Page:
When you decide to become a nurse, you’ll have several tough decisions. One of them is the path you’ll take to becoming a registered nurse. The Associate Degree in Nursing (ADN) and the Bachelor of Science degree in nursing are the most common paths to entry. Diploma programs offered at teaching hospitals are less common but still available. Graduates of the three pathways must all pass the NCLEX licensing exam to practice as a registered nurse. While employers are likely to show a preference for BSN nurses, they do not differentiate in the titles, responsibilities, and compensation at the entry level.
In 2010, the Institute of Medicine (IOM) made a ground-breaking contribution to the profession in the report, The Future of Nursing: Leading Change, Advancing Health. A key recommendation was to increase the percentage of registered nurses holding a BSN to 80 percent by the year 2020. Almost a decade later, workforce statistics reveal that the IOM’s goal is within reach. More nurses are enrolling in pre-licensing BSN programs. Additionally, enrollment in RN to BSN programs has more than doubled in the past decade. These statistics reveal that more nurses and employers recognize the necessity of advanced education for nurses. Hospitals are hiring more BSNs and rarely hire entry-level ADNs. Take this practice into consideration if you desire to practice in the fast-paced hospital setting.
While current trends and hiring practices should lead your decision, there are other factors to weigh in when you’re trying to decide on a path to registered nursing. Your finances will obviously be a deciding factor. The BSN program will be two years longer than the associate degree and will cost more. As you assess your finances, consider what it will cost money and time wise to get the BSN later on in your career. Would it impede your momentum if you plan to go all the way to the top? If you desire to work in a hospital, then the BSN will open the door to such a position. The BSN is also essential if you want to pursue graduate or post-graduate study.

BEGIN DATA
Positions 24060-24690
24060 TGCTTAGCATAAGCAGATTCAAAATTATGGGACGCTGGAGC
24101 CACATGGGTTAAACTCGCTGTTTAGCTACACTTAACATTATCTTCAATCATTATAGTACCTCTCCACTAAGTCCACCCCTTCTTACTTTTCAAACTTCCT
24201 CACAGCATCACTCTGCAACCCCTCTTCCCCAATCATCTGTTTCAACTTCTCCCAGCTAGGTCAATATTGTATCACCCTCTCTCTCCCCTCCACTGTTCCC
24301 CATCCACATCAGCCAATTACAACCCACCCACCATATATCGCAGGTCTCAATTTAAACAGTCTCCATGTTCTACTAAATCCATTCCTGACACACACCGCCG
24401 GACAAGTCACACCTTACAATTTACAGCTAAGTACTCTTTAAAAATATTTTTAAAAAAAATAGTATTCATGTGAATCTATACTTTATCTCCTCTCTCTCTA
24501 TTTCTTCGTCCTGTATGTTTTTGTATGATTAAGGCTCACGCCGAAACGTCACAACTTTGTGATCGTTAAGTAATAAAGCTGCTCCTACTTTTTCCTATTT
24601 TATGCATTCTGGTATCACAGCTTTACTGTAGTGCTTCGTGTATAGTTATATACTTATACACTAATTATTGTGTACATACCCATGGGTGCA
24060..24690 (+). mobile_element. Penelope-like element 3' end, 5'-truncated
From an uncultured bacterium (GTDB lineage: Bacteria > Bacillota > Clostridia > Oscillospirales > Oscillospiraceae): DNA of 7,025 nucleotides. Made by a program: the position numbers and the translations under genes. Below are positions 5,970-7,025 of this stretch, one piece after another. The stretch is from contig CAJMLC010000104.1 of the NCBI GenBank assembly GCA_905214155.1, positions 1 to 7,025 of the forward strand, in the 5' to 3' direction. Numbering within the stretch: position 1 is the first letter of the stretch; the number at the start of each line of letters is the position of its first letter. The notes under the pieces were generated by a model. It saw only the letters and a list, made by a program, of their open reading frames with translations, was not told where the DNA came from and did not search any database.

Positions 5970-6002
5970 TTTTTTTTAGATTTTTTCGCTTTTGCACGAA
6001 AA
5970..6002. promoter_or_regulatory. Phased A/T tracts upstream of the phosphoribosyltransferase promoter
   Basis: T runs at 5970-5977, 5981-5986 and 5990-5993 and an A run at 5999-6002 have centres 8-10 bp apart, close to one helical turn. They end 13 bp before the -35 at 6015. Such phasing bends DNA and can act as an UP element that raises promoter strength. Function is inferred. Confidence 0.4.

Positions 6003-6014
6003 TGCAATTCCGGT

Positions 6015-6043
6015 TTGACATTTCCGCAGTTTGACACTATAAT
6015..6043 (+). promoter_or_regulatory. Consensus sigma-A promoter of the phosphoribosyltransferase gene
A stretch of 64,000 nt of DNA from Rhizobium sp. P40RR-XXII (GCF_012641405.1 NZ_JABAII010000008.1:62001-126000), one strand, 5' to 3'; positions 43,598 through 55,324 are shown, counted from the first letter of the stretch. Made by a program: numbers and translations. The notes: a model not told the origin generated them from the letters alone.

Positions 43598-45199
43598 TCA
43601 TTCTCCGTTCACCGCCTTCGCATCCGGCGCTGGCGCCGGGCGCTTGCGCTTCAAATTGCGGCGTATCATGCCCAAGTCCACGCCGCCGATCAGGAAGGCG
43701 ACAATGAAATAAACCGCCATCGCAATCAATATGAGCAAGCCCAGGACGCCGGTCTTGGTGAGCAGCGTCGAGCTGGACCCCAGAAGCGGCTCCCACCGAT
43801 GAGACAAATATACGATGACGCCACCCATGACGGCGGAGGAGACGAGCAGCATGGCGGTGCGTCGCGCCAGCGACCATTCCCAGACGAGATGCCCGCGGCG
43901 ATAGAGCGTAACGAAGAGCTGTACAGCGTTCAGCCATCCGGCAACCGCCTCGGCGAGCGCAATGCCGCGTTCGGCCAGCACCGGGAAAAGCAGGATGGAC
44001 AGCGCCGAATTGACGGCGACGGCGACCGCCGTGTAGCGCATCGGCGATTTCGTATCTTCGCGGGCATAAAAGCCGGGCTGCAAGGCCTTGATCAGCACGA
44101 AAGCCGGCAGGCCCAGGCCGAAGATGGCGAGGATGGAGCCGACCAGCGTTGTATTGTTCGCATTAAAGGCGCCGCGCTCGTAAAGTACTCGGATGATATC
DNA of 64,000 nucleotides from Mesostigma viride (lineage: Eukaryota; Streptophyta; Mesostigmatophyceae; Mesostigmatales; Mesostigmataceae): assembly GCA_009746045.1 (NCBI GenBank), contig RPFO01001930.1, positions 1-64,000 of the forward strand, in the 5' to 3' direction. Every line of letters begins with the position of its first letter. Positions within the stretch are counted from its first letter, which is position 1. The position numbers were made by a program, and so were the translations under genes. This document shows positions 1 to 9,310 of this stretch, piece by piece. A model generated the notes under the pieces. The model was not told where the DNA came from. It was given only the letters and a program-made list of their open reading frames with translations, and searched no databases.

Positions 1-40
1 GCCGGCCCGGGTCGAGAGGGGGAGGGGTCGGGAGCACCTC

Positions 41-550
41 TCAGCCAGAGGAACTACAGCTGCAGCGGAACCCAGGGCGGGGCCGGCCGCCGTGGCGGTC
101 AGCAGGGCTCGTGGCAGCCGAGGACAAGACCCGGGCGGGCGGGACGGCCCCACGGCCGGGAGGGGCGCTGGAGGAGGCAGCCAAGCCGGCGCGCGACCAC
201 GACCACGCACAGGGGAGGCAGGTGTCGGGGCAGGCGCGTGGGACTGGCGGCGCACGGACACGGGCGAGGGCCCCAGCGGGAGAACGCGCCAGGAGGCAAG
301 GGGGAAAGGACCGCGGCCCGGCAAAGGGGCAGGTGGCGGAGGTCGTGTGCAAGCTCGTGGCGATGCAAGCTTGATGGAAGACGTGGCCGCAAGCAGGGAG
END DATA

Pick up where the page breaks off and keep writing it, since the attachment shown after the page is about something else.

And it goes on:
A comparison of the curriculum for both programs will reveal greater preparation in the areas of leadership, humanities, research, and communications for BSN students, which makes them well-rounded clinicians capable of working in public health and other settings. It is for this reason many health care organizations will no longer hire nurses with an associate’s degree. This trend underscores the impact of the IOM’s report on the future of the profession – the BSN is becoming the new entry-level nursing degree. Enrolling in the program will not only give you a competitive edge but also increase your earning potential and career advancement opportunities in a profession with unlimited possibilities.
Following is a list of the various types of BSN programs available in North Dakota.
LPN to BSN: The LPN to BSN program is an excellent opportunity for licensed practical nurses to earn a Bachelor of Science Degree in Nursing. The program meets the needs of LPNs as it gives them the chance to complete a bachelor’s degree in just 36 months based on full-time study. They will qualify for advanced placement in the program and could receive up to 20 credits based on an evaluation of their coursework. At the completion of 120 credits, graduates will be eligible to take the NCLEX-RN and use their communication, advanced clinical, and management skills to strengthen their position in the job market.